The work went briskly and merrily on, both in the field and at the house. By 3 o'clock all was finished and the men had come in for dinner. It was soon spread and all were seated at the table. Sceams were heard from outside....there was one agonized cry from a mother. In an instant every one was on his feet. The men caught up their weapons and made ready for the attack. The women gathered up the screaming children and hastened to secure as well as they could the windows and doors. One kindly hand restrained the distracted mother's frantic efforts to go to the rescue of her child....
Some minutes passed; no attack was made. The men looked in their flints and powder, and made the barricade more secure. An hour passed and still no Indians...It was nearly dark when our party left the house After seeing them well on their way to the place of safety, at least against a small force of poorly armed savages, Mr. Hedgepeth, Uncle Billy and one other started in another direction to follow as well as they could, in the night, the trail of the murderers. After proceeding a few miles they lost the trail entirely and decided to rest until daylight.
...Mr. Hedgepeth could not rest: his mind was too much distressed for the safety of his child. He arose and walked to a slight eminence near by and looked in every direction. He saw a small light at a distance. It would flicker for a moment, then disappear, and then grow larger. At length it became a steady flame and he felt sure it was a camp fire, but whether Indians or whites remained to be discovered. He returned to his companions, awoke them and told them of his discovery. They set out immediately to investigate, soon saw the fire and proceeded in a body towards. it.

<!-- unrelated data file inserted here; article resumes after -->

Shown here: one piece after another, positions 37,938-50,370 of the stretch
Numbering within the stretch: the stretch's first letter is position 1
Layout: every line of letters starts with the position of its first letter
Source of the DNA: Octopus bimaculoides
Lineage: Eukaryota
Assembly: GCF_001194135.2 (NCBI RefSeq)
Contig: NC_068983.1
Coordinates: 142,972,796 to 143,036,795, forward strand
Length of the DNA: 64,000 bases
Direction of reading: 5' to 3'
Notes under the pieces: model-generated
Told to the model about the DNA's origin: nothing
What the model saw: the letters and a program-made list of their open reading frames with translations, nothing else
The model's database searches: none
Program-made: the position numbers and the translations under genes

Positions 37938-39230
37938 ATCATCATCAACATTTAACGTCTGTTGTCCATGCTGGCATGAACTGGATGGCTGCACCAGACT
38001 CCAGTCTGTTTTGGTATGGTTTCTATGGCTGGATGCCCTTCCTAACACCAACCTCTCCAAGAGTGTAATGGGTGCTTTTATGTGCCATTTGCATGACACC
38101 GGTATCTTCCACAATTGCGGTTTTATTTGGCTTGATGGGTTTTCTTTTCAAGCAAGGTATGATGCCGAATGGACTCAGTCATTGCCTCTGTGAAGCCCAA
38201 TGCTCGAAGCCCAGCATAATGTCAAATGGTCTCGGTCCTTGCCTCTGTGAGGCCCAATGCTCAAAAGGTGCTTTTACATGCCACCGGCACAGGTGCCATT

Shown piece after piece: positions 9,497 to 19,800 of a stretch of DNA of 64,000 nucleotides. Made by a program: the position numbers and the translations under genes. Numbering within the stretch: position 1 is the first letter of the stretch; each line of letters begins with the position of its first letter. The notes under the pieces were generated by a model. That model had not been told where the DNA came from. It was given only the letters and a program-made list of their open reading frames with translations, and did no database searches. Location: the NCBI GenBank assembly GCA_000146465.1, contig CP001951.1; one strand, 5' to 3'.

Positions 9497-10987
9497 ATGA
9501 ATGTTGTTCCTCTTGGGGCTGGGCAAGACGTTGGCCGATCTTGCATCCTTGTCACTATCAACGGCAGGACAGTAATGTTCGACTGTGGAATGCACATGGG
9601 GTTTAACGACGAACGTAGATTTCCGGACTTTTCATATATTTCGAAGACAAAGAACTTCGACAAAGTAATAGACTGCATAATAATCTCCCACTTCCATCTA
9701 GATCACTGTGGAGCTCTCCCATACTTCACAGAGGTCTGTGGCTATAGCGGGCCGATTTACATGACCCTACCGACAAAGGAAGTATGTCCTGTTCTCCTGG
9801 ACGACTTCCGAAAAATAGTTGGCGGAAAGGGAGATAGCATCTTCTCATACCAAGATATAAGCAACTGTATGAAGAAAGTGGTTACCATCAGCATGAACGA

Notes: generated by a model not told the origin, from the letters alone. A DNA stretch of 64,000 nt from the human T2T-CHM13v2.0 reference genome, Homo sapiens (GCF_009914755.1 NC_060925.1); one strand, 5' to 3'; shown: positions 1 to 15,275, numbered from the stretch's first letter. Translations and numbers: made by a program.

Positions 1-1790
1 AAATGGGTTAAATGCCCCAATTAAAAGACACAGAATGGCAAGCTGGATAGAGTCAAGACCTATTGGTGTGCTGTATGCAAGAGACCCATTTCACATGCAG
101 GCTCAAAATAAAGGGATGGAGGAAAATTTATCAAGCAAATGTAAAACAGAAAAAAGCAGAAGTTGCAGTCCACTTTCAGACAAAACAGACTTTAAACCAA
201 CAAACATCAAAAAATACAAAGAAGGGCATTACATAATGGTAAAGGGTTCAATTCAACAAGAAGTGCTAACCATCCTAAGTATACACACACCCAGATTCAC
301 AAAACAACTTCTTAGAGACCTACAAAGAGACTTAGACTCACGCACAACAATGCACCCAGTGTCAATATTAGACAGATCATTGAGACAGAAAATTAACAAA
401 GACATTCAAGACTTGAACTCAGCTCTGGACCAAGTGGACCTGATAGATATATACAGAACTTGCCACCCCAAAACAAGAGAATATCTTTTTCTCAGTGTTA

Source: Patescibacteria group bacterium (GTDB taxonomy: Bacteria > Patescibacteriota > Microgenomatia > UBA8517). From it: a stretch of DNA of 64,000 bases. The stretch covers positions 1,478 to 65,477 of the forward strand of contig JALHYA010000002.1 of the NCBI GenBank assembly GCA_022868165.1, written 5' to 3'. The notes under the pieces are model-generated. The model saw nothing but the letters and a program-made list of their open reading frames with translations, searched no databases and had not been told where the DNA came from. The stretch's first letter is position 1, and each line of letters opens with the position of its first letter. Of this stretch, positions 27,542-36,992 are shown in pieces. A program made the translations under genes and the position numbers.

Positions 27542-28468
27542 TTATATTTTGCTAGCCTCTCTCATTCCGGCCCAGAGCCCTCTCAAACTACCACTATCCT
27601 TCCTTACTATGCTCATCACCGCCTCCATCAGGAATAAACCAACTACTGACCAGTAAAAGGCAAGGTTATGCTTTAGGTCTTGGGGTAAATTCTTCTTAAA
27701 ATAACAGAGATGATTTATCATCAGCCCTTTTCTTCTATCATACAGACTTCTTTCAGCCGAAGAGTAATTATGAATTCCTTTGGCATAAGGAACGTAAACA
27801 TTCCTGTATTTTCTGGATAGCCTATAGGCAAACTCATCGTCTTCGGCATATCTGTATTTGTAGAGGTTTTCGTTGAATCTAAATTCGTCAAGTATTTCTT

After walking some distance, however, they lost sight of it altogether. They then agreed to separate; one would go straight on and the others make more circuitous routes. A signal was decided on to be given should the fire again be seen by one of them -- a single cry of a night bird, followed by three repetitions, if necessary, for them to get together. (the signal was finally given, and they regrouped, proceeding towards a campfire of Indians). When near enough to see the Indians they could county only three. They separated and went around the camp trying to discover the whereabouts of the prisoner, but she was not with them ...They decided to attack. Each man chose his victim and, should his musket fail, it was to be hand-to-hand encounter to the death. The Indian sitting sprang to his feet and fell across the fire; the other two did not move, but what was the astonishment of our friends, to see a fourth Indian arise from the other side of the fire. This sudden awaking from a sound sleep had so bewildered his senses that he ran almost into the arms of his enemies. He came so near that Uncle Billy recognized the boy whom he had had employed - my old enemy. They had no time to reload and he was too swift of foot for them to think of pursuit.
Meanwhile, at the blockhouse, where the women and children were hiding, they heard the voice of a child: "Please let me in, I'm almost dead."
They cautiously made an opening large enough for a child to pass and bade it come. A pitiable object crept in and stood before them, with a gory head, purple and swollen face, a deep gash just above the temple where the cruel tomahawk had struck her down. No wonder they did not recognize at first little Abigail, but it was indeed she.
In a few days Abigail was able to be taken home, when she was quite well of her wounds, but all her life she bore the scars."